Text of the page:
International Estate Planning - with a
International Estate Planning is a complex topic. Some of the problem areas we routinely see are:
Identifying your domicile and its consequences is the first step in planning for the estate of an International Family. Domicile is a status that can be difficult to change but with proper planning in can be done fairly quickly.
An example, of the importance of domicile is that in the US can you pass $3.5 million in property free of estate tax if domiciled in US but if not, the number is $60,000 (the tax base is narrower, however). Domicile will also determine what jurisdiction has the primary role in administering your estate and otherwise dealing with your will. For further information please click on link below: Briefing Note: "Foreign Pensions".
Multiple v Single Will.
For those with assets in multiple jurisdictions a significant question is whether a single will (with focus on law's of domicile) is better than multiple wills (where assets are located). There is no standard answer, expert advice is needed.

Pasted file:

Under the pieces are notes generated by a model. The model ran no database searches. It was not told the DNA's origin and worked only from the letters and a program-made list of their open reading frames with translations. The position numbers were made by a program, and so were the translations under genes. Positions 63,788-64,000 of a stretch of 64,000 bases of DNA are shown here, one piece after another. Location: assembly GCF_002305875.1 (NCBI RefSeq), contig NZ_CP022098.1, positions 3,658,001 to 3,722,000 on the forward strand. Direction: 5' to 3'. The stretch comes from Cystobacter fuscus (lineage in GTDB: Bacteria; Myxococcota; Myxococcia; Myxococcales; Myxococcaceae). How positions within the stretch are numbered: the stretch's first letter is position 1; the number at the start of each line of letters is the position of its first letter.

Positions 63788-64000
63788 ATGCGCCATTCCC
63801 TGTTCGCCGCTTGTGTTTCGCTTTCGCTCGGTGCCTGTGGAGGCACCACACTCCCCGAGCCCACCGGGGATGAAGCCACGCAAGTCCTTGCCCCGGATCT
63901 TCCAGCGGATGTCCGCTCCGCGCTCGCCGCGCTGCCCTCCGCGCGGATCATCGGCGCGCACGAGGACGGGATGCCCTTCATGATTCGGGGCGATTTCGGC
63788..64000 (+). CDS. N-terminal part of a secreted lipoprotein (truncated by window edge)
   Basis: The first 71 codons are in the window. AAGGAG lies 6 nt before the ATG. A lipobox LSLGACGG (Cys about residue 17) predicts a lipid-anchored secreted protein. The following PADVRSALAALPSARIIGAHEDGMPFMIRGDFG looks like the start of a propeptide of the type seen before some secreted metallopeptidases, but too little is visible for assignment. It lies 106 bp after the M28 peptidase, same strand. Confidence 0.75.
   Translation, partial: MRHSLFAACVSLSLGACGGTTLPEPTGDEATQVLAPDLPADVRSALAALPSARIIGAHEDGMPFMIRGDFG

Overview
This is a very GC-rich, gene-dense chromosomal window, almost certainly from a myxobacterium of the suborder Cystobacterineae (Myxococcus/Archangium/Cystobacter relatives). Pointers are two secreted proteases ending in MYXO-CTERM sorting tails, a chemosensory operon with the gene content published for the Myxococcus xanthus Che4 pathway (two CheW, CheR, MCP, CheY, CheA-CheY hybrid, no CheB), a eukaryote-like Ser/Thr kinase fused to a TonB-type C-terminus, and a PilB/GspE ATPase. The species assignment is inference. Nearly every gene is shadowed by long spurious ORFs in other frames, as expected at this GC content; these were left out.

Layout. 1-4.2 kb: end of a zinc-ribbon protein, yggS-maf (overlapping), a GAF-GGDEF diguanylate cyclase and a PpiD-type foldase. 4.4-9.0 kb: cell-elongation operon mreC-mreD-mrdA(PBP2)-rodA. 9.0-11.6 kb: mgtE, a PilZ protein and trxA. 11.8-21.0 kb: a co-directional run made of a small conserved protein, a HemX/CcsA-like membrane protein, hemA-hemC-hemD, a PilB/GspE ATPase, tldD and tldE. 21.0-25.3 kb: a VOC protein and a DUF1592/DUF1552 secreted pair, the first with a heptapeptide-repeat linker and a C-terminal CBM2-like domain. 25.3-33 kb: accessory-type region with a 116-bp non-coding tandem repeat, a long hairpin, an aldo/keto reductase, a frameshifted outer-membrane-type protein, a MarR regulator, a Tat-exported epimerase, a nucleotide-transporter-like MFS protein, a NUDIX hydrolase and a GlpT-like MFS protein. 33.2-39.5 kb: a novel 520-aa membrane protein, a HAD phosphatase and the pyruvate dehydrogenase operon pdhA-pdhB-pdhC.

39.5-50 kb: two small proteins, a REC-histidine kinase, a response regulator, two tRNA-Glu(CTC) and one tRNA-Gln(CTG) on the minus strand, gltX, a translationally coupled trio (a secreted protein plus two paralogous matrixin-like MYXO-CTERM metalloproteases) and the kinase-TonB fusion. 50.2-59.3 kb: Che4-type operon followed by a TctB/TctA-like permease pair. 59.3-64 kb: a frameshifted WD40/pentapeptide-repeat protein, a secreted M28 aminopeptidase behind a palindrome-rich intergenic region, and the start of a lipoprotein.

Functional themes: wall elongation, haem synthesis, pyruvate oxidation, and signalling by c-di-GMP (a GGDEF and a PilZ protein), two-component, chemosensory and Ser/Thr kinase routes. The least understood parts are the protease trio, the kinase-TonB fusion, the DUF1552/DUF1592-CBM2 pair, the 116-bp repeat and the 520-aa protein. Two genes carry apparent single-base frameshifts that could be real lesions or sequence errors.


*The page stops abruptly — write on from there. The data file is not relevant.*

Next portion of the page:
The tax and legal effects of a trust can vary dramatically
if a settlor/grantor, trustee, or even a beneficiary moves to a new jurisdiction (a change in tax residence or domicile). Most countries have punitive legislation when it comes to trusts that are deemed to be "offshore"). The US for example has a system of penalties that start at $10,000 for a simple failure to file a form that relates to interests in or transactions with foreign trusts, timely.
Never assume that the outcome planned for under the rules of your old home country will remain unaffected by an international move involving the U.S.
For further details on this topic see "Wills
and Trusts for the International Family"
The material provided in this
website is for informational purposes only and does not
constitute tax or legal advice. Such advice can only be
provided with full knowledge of your particular facts and
circumstances. Tax Law, Pensions, IRS, UK, US,